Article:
This CFE, 18 students on the Germany/Italy trip had the opportunity to tour Berlin with a newly arrived Syrian refugee who shared his experience around different landmarks around the city of Berlin including Checkpoint Charlie, the Berlin Wall and the Holocaust memorial. This is his story, followed by brief writer commentary.
“They just stop you because they’re ba—…well I wouldn’t say bad guys but,” Syrian refugee Nafeh Kurdi said, referring to the checkpoint police back in Damascus, Syria.
He spoke about the corrupt police force with a certain amount of candy-coating. He explained that they could kill, arrest and force whomever they wanted into the army. They have no one to answer to. 19-year-old Nafeh could get through checkpoints only because he was a student studying.
One day Nafeh was pulled off a bus by a guard and forced to stand in front of him. He stood there waiting for some sort of instruction while the guard went and sat at his station.
After an hour, Nafeh went and politely asked what he should be doing. He was told to go back and stand there again. After another hour, the guard told him he could leave. “He wanted me to give him a bribe,” Nafeh laughed. “I made him mad.”
In 2015, Nafeh and his best friend from high school made the terrifying decision to flee Syria. They took a bus to Beirut and flew into Izmir, Turkey, where he ran into one of his friends from third grade.
Their group got bigger which was considered safer. His third grade friend’s brother had connections with a Turkish Mafia member who offered to give the 45 people in Nafeh’s group a boat to Greece. Just $1,000 a person. The boat, which was a 30 foot long inflatable raft, arrived beaten up and slightly deflated.
About a half-mile into the ocean, half the boat was underwater due to the excess amount of weight onboard. Nafeh and all the other men jumped off and swam back to shore, and the woman and children remained on the boat and carried on to Greece.
After that incident, many people in the group thought it might be a sign from God not to go. They backed out and lost their $1,000 to the mafia.
The next day the new boat arrived. Nafeh and his friends had been told that if the boat started sinking, it was best to be seated in the back. They waited and boarded last to ensure they were in the way back, as soon at the boat departed it rotated 180º, and they ended up in the very front. Nafeh said the scariest part was in the middle of the trip, when he knew if the boat went down, he would die.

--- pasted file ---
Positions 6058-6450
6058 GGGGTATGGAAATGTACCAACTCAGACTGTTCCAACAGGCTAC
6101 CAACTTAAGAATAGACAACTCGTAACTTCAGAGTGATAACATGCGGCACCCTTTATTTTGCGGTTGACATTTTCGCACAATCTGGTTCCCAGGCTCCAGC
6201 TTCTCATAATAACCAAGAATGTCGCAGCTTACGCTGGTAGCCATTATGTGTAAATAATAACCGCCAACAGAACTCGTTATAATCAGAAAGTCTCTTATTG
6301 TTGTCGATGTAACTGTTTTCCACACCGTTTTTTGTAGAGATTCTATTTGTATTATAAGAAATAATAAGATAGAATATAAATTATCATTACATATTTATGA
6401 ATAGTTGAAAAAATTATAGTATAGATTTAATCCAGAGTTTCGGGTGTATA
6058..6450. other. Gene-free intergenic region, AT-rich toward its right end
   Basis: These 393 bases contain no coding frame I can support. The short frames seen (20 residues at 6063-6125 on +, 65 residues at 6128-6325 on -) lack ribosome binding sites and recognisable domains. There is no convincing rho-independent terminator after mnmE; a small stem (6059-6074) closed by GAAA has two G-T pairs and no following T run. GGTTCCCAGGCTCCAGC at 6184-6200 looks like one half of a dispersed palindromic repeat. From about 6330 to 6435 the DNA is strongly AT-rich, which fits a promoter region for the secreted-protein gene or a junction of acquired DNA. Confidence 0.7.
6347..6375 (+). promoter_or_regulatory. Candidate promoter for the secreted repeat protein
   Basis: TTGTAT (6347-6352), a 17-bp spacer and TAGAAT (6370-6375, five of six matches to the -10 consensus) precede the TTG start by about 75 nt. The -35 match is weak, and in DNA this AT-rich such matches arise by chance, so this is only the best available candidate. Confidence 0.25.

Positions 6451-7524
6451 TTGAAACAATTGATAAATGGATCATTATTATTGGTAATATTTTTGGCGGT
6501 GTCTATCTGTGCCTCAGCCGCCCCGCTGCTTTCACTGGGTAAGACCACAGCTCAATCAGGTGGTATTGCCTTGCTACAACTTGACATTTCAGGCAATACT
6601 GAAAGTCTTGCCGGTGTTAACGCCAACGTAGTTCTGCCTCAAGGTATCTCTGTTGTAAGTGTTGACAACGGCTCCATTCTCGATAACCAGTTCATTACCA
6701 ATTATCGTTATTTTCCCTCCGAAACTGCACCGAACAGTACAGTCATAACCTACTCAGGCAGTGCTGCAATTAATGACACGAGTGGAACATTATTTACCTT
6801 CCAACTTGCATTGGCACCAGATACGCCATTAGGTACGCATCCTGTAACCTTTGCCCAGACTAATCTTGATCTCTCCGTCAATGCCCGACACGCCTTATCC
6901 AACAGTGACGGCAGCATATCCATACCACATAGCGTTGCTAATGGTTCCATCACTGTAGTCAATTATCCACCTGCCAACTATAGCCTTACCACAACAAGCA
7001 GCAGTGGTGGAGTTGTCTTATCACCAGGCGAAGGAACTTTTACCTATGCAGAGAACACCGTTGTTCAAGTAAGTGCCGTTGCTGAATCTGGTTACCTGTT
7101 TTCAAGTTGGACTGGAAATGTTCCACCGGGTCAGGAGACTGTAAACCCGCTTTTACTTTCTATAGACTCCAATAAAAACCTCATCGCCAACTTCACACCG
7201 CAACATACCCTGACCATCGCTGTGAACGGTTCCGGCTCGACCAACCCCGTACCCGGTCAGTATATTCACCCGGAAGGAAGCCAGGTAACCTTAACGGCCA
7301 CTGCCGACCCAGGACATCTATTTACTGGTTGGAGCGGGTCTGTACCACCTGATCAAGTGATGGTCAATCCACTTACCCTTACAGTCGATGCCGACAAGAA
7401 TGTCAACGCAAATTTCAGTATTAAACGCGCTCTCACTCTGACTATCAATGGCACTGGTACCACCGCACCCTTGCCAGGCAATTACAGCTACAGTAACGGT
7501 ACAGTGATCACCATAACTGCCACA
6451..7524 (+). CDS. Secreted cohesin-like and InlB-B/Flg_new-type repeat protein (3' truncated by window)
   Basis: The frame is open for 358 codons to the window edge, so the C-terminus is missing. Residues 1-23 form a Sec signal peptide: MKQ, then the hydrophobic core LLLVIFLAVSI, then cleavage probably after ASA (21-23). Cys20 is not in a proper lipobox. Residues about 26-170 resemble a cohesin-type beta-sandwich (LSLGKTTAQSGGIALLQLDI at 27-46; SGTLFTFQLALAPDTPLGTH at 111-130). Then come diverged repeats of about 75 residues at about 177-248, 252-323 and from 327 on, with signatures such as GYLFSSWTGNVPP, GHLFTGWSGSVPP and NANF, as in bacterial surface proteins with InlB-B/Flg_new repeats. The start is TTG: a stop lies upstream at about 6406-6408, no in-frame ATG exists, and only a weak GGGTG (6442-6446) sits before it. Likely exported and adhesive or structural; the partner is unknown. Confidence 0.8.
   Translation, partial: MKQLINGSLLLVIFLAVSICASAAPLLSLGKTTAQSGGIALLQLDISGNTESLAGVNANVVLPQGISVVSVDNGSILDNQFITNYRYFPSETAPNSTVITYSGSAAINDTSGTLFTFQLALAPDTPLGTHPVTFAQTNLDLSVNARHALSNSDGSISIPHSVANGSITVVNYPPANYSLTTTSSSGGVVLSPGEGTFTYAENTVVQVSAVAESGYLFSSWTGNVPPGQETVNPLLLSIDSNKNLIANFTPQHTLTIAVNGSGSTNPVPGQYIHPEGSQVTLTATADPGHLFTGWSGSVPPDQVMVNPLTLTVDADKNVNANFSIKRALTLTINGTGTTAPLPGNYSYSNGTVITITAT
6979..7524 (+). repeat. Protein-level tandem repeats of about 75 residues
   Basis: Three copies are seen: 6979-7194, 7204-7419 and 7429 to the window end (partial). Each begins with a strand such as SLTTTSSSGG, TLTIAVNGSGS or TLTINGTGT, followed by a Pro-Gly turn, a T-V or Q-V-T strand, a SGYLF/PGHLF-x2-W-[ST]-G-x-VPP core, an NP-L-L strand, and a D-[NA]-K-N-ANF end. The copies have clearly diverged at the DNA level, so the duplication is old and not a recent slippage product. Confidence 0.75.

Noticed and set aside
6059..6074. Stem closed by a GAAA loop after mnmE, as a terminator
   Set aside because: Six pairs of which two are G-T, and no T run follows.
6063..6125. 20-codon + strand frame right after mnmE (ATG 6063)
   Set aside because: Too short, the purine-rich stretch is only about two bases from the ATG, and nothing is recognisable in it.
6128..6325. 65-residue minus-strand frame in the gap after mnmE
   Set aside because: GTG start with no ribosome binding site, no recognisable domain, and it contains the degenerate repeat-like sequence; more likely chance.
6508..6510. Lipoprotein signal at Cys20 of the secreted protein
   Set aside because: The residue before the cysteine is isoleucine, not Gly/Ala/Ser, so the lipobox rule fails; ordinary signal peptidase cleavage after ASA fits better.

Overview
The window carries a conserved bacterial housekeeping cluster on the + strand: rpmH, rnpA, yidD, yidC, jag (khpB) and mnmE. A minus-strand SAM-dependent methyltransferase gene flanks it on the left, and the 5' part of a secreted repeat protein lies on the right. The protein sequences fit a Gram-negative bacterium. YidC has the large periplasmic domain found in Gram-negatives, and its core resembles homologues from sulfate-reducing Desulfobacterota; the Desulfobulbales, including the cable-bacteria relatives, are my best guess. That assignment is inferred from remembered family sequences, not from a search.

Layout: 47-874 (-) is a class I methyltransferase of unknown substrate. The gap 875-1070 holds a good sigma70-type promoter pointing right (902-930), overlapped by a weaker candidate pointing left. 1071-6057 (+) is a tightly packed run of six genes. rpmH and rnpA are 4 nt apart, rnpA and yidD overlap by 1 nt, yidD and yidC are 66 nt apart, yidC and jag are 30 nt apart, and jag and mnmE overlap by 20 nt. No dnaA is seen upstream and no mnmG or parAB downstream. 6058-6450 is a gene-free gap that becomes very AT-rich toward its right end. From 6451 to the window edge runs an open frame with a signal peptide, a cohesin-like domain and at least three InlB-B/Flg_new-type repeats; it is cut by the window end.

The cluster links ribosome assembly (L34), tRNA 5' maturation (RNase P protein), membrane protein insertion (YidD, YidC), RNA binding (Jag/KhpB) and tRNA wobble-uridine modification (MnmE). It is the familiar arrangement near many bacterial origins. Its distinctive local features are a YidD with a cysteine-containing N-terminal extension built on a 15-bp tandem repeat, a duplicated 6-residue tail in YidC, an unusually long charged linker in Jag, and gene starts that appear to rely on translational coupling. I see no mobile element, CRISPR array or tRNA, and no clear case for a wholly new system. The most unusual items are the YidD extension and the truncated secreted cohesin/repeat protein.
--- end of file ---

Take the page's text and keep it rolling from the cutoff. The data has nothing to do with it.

He landed on the Greek island of Samos. The police found them but ended up being very kind and helped the group fill out papers that allowed the Syrians to legally stay for a couple of weeks. Then, they took a ferry to Athens, then a bus to Macedonia and then to Serbia.
“Serbia was the worst,” Nafeh recalled. The weather was cold and wet and the people were equally un-welcoming. They then traveled to Croatia, then Hungary. Upon arriving to Hungary, Nafeh was separated from his group he had been travelling with. They called each other family in order to avoid separation.
When Nafeh told a Hungarian police officer that he couldn’t board the bus to Austria until he found his family, the guard grabbed him by his shirt and threw him on the bus. He found his group in Vienna. Nafeh’s goal was to make it to Berlin where he already had a friend he was planning to stay with. He was told the quickest way to get there was to go through the Czech Republic, but Nafeh knew if he did that he would be thrown in jail immediately.
Instead, he went through Munich and finally ended in Berlin. His trip totaled 10 days and cost $2,000. He said his trip was relatively easy—one of his friends spent a whole year and $10,000 to make it to Germany, with a wife and child in toe. When Nafeh first arrived in Berlin, he slept on a cot in a gym for four months, surrounded by 300 other Syrian refugees. He volunteered and taught guitar lessons to refugee children. Since he had no papers, he couldn’t get a job.
One day, he and his friend from high school, who made the same trip to Syria, decided to post an ad on Facebook offering to do any job for free, since they couldn’t legally work. They offered to tutor (they were both engineers), do manual labor, or just sit and listen if someone needed. The post blew up. 10,000 likes, 1,550 comments, 500 replies to the ad. Nafeh says he owes everything to it, his girlfriend, his apartment and even his job touring students around.
However, the war in Syria still haunts Nafeh; New Year’s Eve fireworks and music at dance clubs ring like bombs in his ears. His mother and siblings are still in Syria as well; he talks to them every other day and he hopes they can come join him in Berlin soon. He knows the government won’t help him bring his family out of Syria, but he’s prepared to do it illegally.
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The Syrian Refugee crisis, that fluctuates in and out of the news, that pops up on your Twitter feed occasionally, is real. Sometimes in politics, the reality of a real person living in these terrible conditions, dealing with real pain, it gets lost.
As students in a sheltered, upper-middle class school in Minnesota, it can be hard to empathize and imagine what other people in the world are going through. Here’s your reminder to read to news, to send money to the red cross, to vote carefully and conscientiously. This atrocity will go down in history, and you get to decide what side you will be remembered for.